Smoothing curves for Google maps objects and others

    The problem statement

    Just imagine the following task. There is a curve consisting of N points in the plane. It is required to construct the curve that follows the contours of the original curve but consists of less amounts of points. So, one of the solutions to this problem is to use the approximation algorithms.

    Curve A

    Curve A

    Curve B

    Curve B

    Need to perform the approximation of curve A points and obtaining curve B as the result.

    Consider the approximation algorithm by the example of polygon drawn on Google map. As you can see on each polygon boundary there is a large accumulation of points, we can solve this problem by using the algorithm.

    Polygon before approximation applying

    Polygon before approximation applying

    After approximation there are only necessary points on each polygon boundary. Peculiarity of applying the algorithm for map objects is that to achieve a good degree of approximation is necessary to select Emax parameter for each map scale.

    Polygon after approximation applying

    Polygon after approximation applying

    Algorithm description

    There is a F function that takes as input a set of K comprising the set of all points of the curve, Emax – the maximum distance from a point to the curve passing through the outermost points of the curve portion. Emax parameter should be chosen empirically, the approximation degree of curve depends on this parameter.

    Step by step description of the algorithm:

    1. Building a line P1P2 between the extreme points of the set K.

    2. Find the most distant point Lmax from the line P1P2.

    image00

    3. If Lmax is more than specified Emax parameter then divide the set K into two subsets Kl and Kr, relative to the point Lmax and recursively repeat function F(Kl) and F(Kr) for each of the subsets.

    4. If Lmax is less or equal to Emax parameter then a set R is formed from extreme points of the set K (the start and end points of the curve portion).

    The example of implementation in JavaScript

    Below you can find the implementation of the algorithm in JavaScript language.

    self.approximate = function (latLngArray, epsilon, 
    latLngExtractor) {
        var approximatedPath = [];
        if (latLngArray.length < 3) {
            return latLngArray;
        }
    
    // Converting coordinates of the start point from the geographic 
    // system into Cartesian 
        var startLinePoint = self.convertToCartesian(
            latLngExtractor(latLngArray[0]).lat,
            latLngExtractor(latLngArray[0]).lng);
    
    // Converting coordinates of the end point from the geographic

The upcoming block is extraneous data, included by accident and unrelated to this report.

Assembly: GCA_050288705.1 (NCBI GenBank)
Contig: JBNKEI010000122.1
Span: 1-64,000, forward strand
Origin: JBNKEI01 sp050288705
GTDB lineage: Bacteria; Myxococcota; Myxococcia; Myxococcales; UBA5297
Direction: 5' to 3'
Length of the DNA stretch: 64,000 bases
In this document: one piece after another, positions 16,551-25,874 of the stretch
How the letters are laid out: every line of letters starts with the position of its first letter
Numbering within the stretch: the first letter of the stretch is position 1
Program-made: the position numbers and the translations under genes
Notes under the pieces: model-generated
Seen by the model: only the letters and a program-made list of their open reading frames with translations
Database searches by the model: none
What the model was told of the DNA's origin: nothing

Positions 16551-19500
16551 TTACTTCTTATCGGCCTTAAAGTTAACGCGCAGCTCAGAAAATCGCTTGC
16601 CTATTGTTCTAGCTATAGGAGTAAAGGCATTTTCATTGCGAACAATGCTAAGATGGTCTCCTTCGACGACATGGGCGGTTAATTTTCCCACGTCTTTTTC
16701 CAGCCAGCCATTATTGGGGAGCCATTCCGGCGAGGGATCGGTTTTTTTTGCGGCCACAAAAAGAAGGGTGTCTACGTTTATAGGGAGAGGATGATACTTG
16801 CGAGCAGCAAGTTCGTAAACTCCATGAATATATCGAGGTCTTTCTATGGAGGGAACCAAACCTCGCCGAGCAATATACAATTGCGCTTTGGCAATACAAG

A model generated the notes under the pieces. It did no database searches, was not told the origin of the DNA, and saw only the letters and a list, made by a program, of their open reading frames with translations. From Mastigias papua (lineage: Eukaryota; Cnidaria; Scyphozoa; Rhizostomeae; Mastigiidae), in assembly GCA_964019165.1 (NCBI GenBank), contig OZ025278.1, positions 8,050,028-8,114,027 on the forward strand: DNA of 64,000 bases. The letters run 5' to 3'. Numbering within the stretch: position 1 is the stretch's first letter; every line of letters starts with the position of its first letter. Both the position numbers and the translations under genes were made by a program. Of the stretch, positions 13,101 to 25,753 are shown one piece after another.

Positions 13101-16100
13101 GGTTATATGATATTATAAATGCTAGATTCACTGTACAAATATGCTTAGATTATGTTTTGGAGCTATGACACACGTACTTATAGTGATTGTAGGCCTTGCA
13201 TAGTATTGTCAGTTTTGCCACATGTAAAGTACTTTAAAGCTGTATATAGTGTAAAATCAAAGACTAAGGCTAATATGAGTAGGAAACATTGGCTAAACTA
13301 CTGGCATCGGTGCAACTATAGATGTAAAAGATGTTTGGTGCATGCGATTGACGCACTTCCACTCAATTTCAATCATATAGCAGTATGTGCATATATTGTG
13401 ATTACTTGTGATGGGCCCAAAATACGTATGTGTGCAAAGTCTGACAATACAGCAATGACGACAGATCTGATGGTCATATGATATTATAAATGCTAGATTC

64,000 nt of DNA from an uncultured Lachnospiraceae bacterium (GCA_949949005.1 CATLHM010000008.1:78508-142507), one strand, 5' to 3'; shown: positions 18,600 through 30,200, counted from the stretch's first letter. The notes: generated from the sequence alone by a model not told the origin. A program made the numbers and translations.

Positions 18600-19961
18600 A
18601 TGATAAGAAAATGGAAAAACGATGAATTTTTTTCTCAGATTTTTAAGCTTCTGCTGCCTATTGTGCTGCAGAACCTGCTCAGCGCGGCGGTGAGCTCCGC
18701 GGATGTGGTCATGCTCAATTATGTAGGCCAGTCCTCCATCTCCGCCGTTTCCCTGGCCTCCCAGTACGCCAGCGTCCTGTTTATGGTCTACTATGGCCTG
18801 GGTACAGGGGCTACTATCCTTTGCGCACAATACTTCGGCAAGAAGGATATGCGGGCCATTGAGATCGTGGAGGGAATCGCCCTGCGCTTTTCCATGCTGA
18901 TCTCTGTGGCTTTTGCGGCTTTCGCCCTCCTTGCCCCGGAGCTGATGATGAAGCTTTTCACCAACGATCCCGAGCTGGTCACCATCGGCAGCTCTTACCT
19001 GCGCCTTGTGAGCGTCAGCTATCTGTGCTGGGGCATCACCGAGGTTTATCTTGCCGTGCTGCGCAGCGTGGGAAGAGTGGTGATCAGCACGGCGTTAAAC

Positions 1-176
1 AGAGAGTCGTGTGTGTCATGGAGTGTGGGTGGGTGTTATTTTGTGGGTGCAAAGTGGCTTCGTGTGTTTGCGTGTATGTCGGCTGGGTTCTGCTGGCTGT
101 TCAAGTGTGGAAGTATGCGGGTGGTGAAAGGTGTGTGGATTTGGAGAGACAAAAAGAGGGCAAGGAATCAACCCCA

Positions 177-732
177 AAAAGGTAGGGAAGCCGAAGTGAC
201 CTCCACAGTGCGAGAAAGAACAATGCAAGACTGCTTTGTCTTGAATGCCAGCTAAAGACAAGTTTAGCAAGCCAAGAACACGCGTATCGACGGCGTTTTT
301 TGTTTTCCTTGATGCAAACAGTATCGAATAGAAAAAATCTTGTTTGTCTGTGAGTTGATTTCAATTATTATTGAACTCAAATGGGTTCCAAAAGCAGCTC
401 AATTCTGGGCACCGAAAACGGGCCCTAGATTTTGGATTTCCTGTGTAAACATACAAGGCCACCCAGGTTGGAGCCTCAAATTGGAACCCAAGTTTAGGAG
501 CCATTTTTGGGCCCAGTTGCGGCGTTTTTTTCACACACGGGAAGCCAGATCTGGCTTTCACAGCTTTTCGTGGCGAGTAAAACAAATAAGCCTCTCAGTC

// system into Cartesian 
        var endLinePoint = self.convertToCartesian(
            latLngExtractor(latLngArray.slice(-1)[0]).lat,
            latLngExtractor(latLngArray.slice(-1)[0]).lng);
    
    // The equation construction of the line, between the start and 
    // end point in the normal form
        var lineEquation = self.buildLineEquation(startLinePoint, 
    endLinePoint);
        var maxDistance = -1;
        var maxDistancePointIndex = 0;
    
    // Finding the most distant point from the line 
        for (var i = 1; i < latLngArray.length - 1; i++) {            
            var distance = 
    self.calculateDistanceToLine(self.convertToCartesian(
                latLngExtractor(latLngArray[i]).lat,                
                latLngExtractor(latLngArray[i]).lng), lineEquation);
    
            if (distance != "undefined" && distance >= maxDistance) {
                maxDistance = distance;
                maxDistancePointIndex = i;
            }
        }
    
    // If the maximum distance to the line is more than Emax then split 
    //  the set of coordinates into two subsets and call the function
    // recursively 
        if (maxDistance >= epsilon) {
            approximatedPath = 
    approximatedPath.concat(self.approximate(
                latLngArray.slice(0, maxDistancePointIndex + 1),
                epsilon, latLngExtractor));
    
            approximatedPath = 
    approximatedPath.concat(self.approximate(
                latLngArray.slice(maxDistancePointIndex),
                epsilon, latLngExtractor));
    
            return approximatedPath;
        }
    
    // Otherwise return the end points of the curve 
        else {
            return [
                latLngArray[0],
                latLngArray[latLngArray.length - 1]
            ];
        }
    };
    
    // The equation construction of the line, between the start and 
    // end point in the normal form  
    self.buildLineEquation = function (startXY, endXY) {
        var aParam = (endXY.y - startXY.y);
        var bParam = -1 * (endXY.x - startXY.x);
        var cParam = -1 * startXY.x * (endXY.y - startXY.y) + 
    startXY.y * (endXY.x - startXY.x);
        return {a: aParam, b: bParam, c: cParam, startPoint: startXY, 
    endPoint: endXY};
       };
    
    // Finding the distance from a point to a line given by the equation in 
    // the normal form 
    self.calculateDistanceToLine = function (pointCoords, lineEquation) {
        return Math.abs(lineEquation.a * pointCoords.x + 
    lineEquation.b * pointCoords.y + lineEquation.c) /
            Math.sqrt(Math.pow(lineEquation.a, 2) + 
    Math.pow(lineEquation.b, 2));
    };